Do you often find yourself sneezing, coughing, or scratching your eyes? Perhaps you’ve noticed dark circles around your eyes despite getting plenty of sleep. Some symptoms of the common cold can overlap with allergies, causing you to suffer from frequent allergic reactions without knowing what’s causing the discomfort.
Each time you get exposed to allergens, your immune system produces antibodies, which cause allergy symptoms. To help you determine whether you have a simple cold or an allergic reaction, our specialist, Dr. Rakesh Chugh, put together a short guide on spring allergies. Read on to learn how allergies manifest and what allergy testing can tell you.
How allergy testing is done
There are a variety of plants and trees that can cause allergic reactions in the spring. By administering a skin prick test, which involves using a needle to scratch your skin with a potential diluted allergen, Dr. Chugh can test for at least 40 allergens at once.
If you’re allergic to one or several of the substances, you’ll develop a small red bump. Severe allergic reactions are rare. If they do occur when you get tested at our office, we’re equipped to treat severe allergic reactions.
During allergy testing, you’ll also get insight on whether eating, breathing in, or touching each substance causes an allergic reaction.
Common allergens that appear in the spring
The most common spring allergen is pollen. There are more than a dozen known trees that can cause allergic reactions due to their pollen. If you experience sneezing, difficulty breathing out your nose, itchy eyes, or other bothersome symptoms when it’s windy and warm outside, it could be pollen causing your issues.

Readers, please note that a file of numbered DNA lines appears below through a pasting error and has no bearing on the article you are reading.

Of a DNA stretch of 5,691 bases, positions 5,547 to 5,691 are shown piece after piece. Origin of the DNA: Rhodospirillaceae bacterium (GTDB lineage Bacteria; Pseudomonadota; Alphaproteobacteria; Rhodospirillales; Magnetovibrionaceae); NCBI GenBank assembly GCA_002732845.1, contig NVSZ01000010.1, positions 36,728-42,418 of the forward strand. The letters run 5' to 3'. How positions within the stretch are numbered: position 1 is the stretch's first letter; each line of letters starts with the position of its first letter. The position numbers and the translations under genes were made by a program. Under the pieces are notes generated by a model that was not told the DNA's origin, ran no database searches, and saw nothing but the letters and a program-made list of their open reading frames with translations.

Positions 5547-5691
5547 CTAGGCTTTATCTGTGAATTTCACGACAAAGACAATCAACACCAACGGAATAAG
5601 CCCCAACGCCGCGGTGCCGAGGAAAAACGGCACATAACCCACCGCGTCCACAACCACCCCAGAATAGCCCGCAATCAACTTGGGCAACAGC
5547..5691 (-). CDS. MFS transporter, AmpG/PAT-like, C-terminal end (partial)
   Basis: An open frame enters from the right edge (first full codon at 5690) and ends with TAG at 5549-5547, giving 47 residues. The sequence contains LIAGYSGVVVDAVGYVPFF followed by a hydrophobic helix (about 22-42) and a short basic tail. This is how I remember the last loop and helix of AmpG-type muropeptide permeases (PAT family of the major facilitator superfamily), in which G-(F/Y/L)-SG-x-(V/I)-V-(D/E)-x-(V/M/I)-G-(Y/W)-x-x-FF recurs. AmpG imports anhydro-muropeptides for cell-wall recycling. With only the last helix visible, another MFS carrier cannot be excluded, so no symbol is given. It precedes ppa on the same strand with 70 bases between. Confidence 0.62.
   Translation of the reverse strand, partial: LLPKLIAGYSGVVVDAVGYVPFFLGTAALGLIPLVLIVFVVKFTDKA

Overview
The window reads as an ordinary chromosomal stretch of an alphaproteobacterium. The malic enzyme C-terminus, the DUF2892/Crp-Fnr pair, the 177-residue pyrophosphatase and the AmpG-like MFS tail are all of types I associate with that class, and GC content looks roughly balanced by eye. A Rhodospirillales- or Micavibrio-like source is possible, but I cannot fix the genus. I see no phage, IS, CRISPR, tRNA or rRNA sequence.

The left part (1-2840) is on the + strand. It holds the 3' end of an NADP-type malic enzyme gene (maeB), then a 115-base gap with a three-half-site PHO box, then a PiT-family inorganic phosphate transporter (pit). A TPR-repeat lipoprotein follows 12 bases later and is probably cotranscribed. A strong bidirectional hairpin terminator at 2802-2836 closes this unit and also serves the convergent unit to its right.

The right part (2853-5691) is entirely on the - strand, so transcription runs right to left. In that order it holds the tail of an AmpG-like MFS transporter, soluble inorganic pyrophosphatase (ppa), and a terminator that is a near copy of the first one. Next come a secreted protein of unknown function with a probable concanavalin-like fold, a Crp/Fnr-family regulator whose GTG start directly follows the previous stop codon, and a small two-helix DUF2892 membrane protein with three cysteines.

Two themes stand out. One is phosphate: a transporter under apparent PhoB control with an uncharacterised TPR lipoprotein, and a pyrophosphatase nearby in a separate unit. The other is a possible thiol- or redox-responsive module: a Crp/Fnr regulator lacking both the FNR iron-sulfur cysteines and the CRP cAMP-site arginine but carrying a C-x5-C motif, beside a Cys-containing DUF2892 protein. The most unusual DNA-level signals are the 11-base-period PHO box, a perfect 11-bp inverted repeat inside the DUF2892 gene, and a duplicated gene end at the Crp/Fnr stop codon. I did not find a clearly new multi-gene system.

On rainy or cloudy days, your symptoms may improve if there isn’t enough wind to carry the pollen.
Mold is another common cause of spring allergies. However, you don’t need to have indoor mold in order to suffer from allergies because mold is also found outside — in the soil, plants, or next to rotten wood. Molds are small fungi related to mushrooms. Like pollen, the fungi has seeds (spores) that you can carry into your home.
What happens if you ignore your allergies
Mild allergies usually don’t cause any issues on their own, but since they tend to cause inflammation, something as common as allergic rhinitis can lead to ear infections.
Allergies are also known to cause poor sleep and lethargy, and they can decrease performance at school or work. In rare instances, repeat exposure to allergens can worsen allergic reactions.
If you’re experiencing cold-like symptoms that won’t go away and suspect an allergy is to blame, contact us by phone or online booking to schedule an appointment for allergy testing at our office in Tinley Park, Illinois. We can help identify your allergens and give you expert advice on how to avoid them.